What is Remedial Massage?

REMEDIAL MASSAGE?

By Eddie Caldwell, FNAMMT

Massage comes under a variety guises. For example, a group of students at the Northern Institute of Massage were set a task a few months ago: research the local media and find out how many varieties of massage were available within a twenty mile radius of the Institute. They came up with twenty four including: Remedial, Sports, Medical, Deep Tissue, Christian, Esoteric (!), Tu’ina and Ayurvedic massage.

Little wonder that members of the public get confused. The Northern Institute teaches Remedial Massage. That is, we examine patients and discuss the results and the possible treatments we offer with the patient. Mostly we deal with musculo-skeletal (and often neurological) problems, for example, back pain, shoulder injuries, knee conditions. If we find anything of a possible serious medical condition we refer the patient to their GP or, on occasions, to A&E for urgent medical attention.

The Northern Institute, from its inception in 1924 until the early 1980s, taught generations of students the art and science of Swedish Massage which traced itself back to Ling a couple of centuries previously. Swedish Massage, along with Swedish Drill enjoyed world-wide popularity until comparatively recent times but things were changing.

Why Remedial Massage? The use of ‘Remedial’ goes back some forty-odd years. Ken Woodward (NIM Principal for nearly fifty years up to 1995) explained to me personally one of the reasons for the change was to distance our profession from the emerging pornographic industry which, in the 1970s, was becoming associated with Scandinavia – Sweden and Denmark in particular. After much debate and consideration, “Swedish Massage” disappeared from the curriculum and was updated and modified to “Remedial Massage.”

The main effects of massage (Lowe 2003) are, in summary;

Fluid Mechanics – massage enhances the circulation of fluids.
Neuromuscular Effects -helps diminish spasm and helps reduce pain.
Connective Tissue Effects – beneficial effects on tendons, ligaments and the fascia.
Reflex Effects – helps improve the immune system, reduce stress hormone
levels and reduce blood pressure levels. Massage can influence viscero-somatic reflexes and reduce excessive input to the central nervous system
Psychological Effects -the interaction between the patient and the therapist is paramount. This helps reduce stress, anxiety and depression which becomes an important part of the therapeutic procedure.

Reference:
“Orthopaedic Massage”
(The Physiological and Psychological Effects of Massage)
Lowe (2003) Mosby

There we go: another kind of massage! What do all these divisions of massage do? Are they all so different? Sports Massage is the application of massage techniques to the individual needs of sport people, to their conditions and injuries. A competent Remedial Massage is, on occasions, a sports masseur. I was just that for many years in my practice. In her excellent article in “Massage Today” (May 2017) Laura Allen suggests strongly that all of the 350 types of massage and bodywork trace themselves back to Professor Ling and his development of Swedish Massage.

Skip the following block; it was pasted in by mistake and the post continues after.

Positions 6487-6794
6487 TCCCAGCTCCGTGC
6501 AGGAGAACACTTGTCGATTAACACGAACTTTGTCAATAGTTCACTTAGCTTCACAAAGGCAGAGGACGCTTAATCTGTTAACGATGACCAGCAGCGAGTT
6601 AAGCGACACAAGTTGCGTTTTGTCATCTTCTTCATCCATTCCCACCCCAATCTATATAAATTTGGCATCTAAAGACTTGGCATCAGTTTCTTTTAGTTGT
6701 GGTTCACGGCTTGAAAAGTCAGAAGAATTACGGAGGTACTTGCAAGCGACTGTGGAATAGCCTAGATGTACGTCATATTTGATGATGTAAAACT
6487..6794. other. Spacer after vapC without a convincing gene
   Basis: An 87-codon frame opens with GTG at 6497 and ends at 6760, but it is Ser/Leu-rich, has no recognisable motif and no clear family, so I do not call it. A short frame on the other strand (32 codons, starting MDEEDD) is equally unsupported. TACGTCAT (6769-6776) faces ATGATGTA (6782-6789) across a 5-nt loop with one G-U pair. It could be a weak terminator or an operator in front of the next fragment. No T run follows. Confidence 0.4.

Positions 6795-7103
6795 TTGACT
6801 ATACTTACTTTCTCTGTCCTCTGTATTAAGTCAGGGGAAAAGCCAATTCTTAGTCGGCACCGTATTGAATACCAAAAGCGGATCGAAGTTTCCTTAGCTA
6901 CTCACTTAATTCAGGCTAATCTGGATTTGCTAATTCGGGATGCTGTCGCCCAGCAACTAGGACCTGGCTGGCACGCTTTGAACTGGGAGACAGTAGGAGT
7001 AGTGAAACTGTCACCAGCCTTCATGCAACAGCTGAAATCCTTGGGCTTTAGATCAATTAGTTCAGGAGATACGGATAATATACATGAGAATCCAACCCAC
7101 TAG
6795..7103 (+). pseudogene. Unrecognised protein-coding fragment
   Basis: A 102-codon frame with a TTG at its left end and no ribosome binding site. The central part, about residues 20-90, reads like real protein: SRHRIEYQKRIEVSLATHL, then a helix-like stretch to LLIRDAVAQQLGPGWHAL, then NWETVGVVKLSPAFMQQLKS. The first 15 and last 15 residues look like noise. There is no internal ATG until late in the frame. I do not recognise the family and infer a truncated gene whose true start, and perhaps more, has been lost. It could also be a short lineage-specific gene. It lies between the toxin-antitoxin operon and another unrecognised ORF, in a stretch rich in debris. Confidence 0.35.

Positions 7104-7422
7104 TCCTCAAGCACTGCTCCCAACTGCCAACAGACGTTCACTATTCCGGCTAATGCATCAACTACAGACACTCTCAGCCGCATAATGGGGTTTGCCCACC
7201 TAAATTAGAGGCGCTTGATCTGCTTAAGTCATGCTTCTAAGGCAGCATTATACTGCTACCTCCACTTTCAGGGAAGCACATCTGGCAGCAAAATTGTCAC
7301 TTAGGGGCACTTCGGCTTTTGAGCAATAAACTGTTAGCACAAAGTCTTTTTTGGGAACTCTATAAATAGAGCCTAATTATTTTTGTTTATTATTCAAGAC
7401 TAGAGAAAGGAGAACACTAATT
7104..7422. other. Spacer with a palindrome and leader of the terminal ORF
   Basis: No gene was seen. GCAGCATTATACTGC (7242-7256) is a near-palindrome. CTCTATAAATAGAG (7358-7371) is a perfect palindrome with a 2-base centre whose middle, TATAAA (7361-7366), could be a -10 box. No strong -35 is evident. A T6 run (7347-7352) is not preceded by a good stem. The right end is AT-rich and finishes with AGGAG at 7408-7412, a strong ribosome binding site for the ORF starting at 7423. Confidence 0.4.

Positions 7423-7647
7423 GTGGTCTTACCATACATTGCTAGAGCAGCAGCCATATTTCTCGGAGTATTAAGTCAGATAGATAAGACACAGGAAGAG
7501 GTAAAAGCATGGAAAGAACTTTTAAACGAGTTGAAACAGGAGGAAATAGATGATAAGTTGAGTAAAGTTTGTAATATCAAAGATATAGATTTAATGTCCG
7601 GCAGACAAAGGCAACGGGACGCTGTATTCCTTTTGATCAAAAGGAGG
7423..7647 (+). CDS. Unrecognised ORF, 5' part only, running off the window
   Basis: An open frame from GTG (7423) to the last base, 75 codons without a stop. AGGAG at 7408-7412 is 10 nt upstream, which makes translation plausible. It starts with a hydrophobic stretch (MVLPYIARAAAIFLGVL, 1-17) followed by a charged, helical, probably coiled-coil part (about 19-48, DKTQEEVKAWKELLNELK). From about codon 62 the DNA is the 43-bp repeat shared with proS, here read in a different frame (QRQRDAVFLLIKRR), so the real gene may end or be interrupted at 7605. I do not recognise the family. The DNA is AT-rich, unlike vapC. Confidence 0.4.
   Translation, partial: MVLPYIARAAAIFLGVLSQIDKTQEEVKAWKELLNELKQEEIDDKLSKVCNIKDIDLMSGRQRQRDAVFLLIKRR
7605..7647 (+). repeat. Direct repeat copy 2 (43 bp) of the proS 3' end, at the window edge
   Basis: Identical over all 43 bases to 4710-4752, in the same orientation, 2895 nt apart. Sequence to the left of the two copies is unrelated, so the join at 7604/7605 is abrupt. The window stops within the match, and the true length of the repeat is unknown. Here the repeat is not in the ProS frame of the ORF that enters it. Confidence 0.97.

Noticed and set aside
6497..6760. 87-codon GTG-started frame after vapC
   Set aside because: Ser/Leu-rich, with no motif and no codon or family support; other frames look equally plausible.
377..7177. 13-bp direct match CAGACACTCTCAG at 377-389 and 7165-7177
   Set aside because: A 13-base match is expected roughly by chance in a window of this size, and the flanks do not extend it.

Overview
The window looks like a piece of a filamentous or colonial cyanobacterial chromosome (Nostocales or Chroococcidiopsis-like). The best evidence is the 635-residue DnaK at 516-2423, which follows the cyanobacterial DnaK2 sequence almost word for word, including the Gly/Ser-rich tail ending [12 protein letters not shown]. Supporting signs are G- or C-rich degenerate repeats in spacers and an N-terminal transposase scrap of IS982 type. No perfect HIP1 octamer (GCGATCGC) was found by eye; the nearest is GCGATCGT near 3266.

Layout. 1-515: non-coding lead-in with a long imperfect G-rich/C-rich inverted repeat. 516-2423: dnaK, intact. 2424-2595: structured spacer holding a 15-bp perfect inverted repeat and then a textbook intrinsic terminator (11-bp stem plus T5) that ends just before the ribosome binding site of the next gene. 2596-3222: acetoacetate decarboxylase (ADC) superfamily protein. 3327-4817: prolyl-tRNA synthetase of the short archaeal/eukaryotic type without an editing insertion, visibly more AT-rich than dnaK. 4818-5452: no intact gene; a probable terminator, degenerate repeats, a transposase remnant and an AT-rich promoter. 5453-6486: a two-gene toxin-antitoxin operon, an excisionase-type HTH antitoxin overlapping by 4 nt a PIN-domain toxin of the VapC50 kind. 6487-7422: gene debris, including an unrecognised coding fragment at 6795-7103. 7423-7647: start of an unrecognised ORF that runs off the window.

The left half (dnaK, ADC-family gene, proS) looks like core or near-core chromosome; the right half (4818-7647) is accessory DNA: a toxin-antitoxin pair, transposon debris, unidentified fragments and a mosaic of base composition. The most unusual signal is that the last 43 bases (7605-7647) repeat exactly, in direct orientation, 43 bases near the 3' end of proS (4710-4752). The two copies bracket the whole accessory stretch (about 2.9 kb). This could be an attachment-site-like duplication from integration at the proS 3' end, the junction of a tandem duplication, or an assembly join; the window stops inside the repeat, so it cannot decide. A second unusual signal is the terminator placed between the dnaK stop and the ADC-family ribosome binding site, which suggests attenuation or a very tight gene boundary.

One of my most influential mentors was the late Stanley Duncombe of Coventry and founder of the Tiny Tim Children’s Centre. Stan was widely travelled and had sought out local or native practitioners in many countries from Alaska and Canada to the Far East and Australasia. He concluded that in the field of massage, as practised in those countries, practitioners were doing very similar movements and techniques whatever they were called locally.

There has been a trend in recent years for some successful massage therapists to modify and personalise their massage techniques and the application of these techniques. The techniques are then adopted by others and eventually we have a “new” massage which may or may not become popular due to word of mouth or business-type promotion. If the “new” massage is successful it becomes the latest fashion; if not, it disappears. Older Northern Institute practitioners will remember Dr Myk Hungerford who travelled extensively in North America during the last quarter of the 20th Century and paid several visits to the UK promoting “Sports Massage”. She did so with great enthusiasm and demonstrated pre-, intra- and post event massage. Her style of massage used all the techniques that were already employed by Remedial Therapists but with different emphases and nuances and she very actively promoted herself and her massage from her base in California.

Remedial Massage is effective and benefits many, many people every day. Along with most other types of massage it is equally effective. Do not have any feelings of inferiority or inadequacy when reading about or discussing the “latest” style of massage. Your treatments will get good results!